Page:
Rings also can’t stick with a tone for long. The film seems to be shooting for lurid, heavy dread, but it keeps puncturing the mood with inadvertent hilarity, including an attempt to wring stomach-churning horror out of lines like “The copied file is bigger than the original file!” The monotonal performances (especially from Roe, who was equally generic in The 5th Wave) don’t inject any humanity into characters that are already barely one-dimensional. Gutiérrez punches up the jolts by adding punishing sound effects whenever ordinary objects suddenly get close to the camera — at one point, an umbrella opens with a startling sound effect worthy of the shower scene in Psycho, and the sound of a coat being pulled off a hanger is similarly punched up to jump-and-scream levels. When a film has to go for such cheap, unworthy scares, it’s a bad sign that it doesn’t have anything smarter or more unnerving going on.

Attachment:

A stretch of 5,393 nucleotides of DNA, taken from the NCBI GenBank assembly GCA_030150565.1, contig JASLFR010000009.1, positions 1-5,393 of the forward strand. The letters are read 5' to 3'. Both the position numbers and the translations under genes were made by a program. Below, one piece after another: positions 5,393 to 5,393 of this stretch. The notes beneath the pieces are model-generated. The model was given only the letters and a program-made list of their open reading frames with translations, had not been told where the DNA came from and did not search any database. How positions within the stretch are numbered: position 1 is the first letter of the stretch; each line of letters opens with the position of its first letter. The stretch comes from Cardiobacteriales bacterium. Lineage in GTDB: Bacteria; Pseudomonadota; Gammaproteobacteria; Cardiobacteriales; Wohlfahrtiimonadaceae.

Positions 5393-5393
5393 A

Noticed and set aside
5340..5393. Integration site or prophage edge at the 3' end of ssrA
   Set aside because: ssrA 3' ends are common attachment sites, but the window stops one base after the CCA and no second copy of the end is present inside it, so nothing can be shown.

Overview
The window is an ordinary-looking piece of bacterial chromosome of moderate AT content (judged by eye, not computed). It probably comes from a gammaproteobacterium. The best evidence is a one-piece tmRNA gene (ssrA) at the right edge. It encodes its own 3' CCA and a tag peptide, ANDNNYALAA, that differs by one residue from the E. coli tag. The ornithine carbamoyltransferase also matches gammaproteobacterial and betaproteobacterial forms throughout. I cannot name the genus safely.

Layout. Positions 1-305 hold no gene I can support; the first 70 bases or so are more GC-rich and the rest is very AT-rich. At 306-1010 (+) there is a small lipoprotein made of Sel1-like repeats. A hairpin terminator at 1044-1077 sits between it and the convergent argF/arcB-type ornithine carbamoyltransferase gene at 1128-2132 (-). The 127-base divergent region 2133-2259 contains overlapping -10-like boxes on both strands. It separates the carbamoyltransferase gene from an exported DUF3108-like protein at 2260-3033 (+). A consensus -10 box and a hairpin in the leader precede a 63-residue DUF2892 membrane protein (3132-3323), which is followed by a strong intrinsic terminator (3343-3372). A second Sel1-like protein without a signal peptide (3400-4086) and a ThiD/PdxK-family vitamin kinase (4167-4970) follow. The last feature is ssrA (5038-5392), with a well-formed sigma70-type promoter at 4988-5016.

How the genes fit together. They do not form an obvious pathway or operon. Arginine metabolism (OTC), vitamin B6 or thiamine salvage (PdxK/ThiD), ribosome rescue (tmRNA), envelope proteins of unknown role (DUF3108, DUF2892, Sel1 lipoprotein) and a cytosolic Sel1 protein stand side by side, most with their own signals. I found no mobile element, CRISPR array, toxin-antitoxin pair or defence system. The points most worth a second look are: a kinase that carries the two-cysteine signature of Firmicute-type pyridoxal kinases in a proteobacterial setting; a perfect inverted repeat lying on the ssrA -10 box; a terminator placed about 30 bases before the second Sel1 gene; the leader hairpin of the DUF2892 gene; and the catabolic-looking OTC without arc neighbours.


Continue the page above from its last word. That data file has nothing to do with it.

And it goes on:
And that’s particularly baffling given that there are so many undercooked plot hooks bobbing around in this undercooked mess of a movie. There are three credited writers on the screenplay, but Rings feels like they wrote it in separate rooms, without consulting each other at any step along the way. Extra characters appear and disappear throughout the film. Mysteries are unfolded, but never concluded. Meaningless or nonsensical creepy things happen, like rain falling upward and a live fly crawling out of a lit joint, but none of those portents are ever relevant. And the movie’s violent climax depends on an unexplained act of random magic.
The biggest problem with all of this is the overwhelming sense of apathy the film brings to almost everything. There’s no conceptual focus, no single character whose fate seems to matter, no interest in tying random events together in a coherent way, and certainly no investment in resolutions or payoffs. The strange-science angle that briefly suggests a new spin on The Ring, with Gabriel supposedly investigating the afterlife in the most haphazard, disorganized, irresponsible way possible, winds up being one of an entire shoal of red herrings. In the end, it’s just a wonder that the filmmakers decided to make him a biology professor. Anyone stuck in this incoherent babble of a film would be much better off researching chaos theory.